SEP 18, 2023 4:05 AM PDT

Health-related Quality of Life Improvements Tied to Cannabis Use

WRITTEN BY: Kerry Charron

A follow-up study of Australian patients who use prescribed medical cannabis to manage chronic health symptoms showed significant improvements in overall health-related quality of life. The study published in the journal PLOS ONE also reported patients demonstrated less fatigue, anxiety, depression, and pain in the first three months of use. 

The authors analyzed survey responses from 2,327 Australian patients with chronic health issues prescribed medical cannabis. Participants completed the surveys between November 2020 and December 2021 about the effects of consuming a tincture composed of tetrahydrocannabinol (THC) and cannabidiol (CBD) infused into a medium-chain triglyceride (MCT) carrier oil. Patients answered questions about health-related quality of life, pain, sleep, anxiety, and depression at distinct points. The participants completed the first survey before beginning cannabis therapy, and the second survey took place after two weeks of treatment. The participants then submitted survey responses once a month for three months.

63% of the participants were female. They ranged in age from 18-97 years, with an average age of 51. 69% identified chronic pain as the primary symptom for seeking treatment. Insomnia (23 percent), anxiety (22 percent), and anxiety/depression (11 percent) were other main symptoms. Patient-reported outcomes indicated clinically meaningful improvements in health-related quality of life and fatigue measurements across the three months. Patients also experienced clinically meaningful reductions in pain. Participants claimed that they had significant improvements in moderate-severe anxiety and depression.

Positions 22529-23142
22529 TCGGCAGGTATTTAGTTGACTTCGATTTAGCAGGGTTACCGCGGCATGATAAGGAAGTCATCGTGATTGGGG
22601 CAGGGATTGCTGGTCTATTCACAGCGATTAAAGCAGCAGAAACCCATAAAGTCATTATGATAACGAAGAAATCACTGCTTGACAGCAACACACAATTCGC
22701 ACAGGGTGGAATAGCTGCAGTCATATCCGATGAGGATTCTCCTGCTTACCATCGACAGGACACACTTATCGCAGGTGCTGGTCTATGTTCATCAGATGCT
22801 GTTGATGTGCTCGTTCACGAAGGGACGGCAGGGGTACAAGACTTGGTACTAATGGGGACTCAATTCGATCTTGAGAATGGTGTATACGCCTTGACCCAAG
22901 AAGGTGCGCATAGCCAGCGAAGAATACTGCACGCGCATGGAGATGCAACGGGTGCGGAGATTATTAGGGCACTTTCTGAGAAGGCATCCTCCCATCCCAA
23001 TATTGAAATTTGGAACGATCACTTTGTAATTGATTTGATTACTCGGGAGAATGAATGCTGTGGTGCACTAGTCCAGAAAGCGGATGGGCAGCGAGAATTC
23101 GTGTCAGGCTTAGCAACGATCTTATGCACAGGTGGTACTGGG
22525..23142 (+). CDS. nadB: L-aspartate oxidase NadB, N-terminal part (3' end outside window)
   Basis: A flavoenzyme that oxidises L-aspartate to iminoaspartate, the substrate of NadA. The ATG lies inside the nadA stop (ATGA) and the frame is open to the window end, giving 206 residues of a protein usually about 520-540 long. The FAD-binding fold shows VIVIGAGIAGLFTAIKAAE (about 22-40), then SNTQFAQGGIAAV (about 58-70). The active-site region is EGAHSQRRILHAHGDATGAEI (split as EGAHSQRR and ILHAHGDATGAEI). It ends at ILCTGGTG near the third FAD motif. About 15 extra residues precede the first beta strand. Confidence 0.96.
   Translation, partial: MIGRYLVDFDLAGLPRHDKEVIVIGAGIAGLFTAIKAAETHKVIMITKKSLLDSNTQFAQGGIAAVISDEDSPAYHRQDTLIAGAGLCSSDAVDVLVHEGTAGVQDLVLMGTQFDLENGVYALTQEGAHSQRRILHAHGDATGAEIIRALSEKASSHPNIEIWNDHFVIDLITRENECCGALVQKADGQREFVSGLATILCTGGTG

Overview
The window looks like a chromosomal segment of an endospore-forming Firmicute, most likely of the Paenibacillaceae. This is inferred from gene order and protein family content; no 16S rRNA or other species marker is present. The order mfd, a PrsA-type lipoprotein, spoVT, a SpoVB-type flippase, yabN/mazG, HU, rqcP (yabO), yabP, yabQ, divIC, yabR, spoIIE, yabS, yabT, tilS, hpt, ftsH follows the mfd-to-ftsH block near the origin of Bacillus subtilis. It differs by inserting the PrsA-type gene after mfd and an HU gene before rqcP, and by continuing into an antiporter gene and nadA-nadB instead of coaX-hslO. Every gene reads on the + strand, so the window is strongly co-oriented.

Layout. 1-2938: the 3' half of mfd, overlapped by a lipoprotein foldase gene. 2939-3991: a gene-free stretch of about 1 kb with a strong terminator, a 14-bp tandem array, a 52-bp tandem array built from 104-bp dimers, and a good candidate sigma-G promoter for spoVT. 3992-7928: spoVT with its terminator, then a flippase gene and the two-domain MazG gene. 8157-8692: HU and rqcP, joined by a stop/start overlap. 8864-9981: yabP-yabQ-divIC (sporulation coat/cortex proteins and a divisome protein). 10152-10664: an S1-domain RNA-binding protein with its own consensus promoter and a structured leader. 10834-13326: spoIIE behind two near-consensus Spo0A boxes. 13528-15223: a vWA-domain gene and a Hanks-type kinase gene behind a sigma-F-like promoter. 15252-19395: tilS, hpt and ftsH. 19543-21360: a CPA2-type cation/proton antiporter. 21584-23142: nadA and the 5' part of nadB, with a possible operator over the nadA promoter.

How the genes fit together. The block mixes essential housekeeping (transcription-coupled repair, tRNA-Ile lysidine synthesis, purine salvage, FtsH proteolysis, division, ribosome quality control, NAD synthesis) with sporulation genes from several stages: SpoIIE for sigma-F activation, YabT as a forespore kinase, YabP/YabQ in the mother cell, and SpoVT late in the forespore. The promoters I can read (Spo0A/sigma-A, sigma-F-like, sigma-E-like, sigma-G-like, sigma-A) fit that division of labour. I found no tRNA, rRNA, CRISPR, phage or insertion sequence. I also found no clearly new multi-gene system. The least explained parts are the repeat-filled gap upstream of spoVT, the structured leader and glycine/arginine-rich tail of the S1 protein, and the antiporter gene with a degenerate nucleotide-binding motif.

Many participants who took medical cannabis for insomnia reported no improvements in patient-reported sleep disturbance.

The findings suggest that medical cannabis may have therapeutic potential to manage previously untreatable chronic conditions. The researchers called for more research about medical cannabis products to treat patients with insomnia and sleep disorders as Australian cannabis policy reform loosens restrictions on cannabis research. 

Sources: Eureka News Alert, PLOS ONE


About the Author
Bachelor's (BA/BS/Other)
Kerry Charron writes about medical cannabis research. She has experience working in a Florida cultivation center and has participated in advocacy efforts for medical cannabis.
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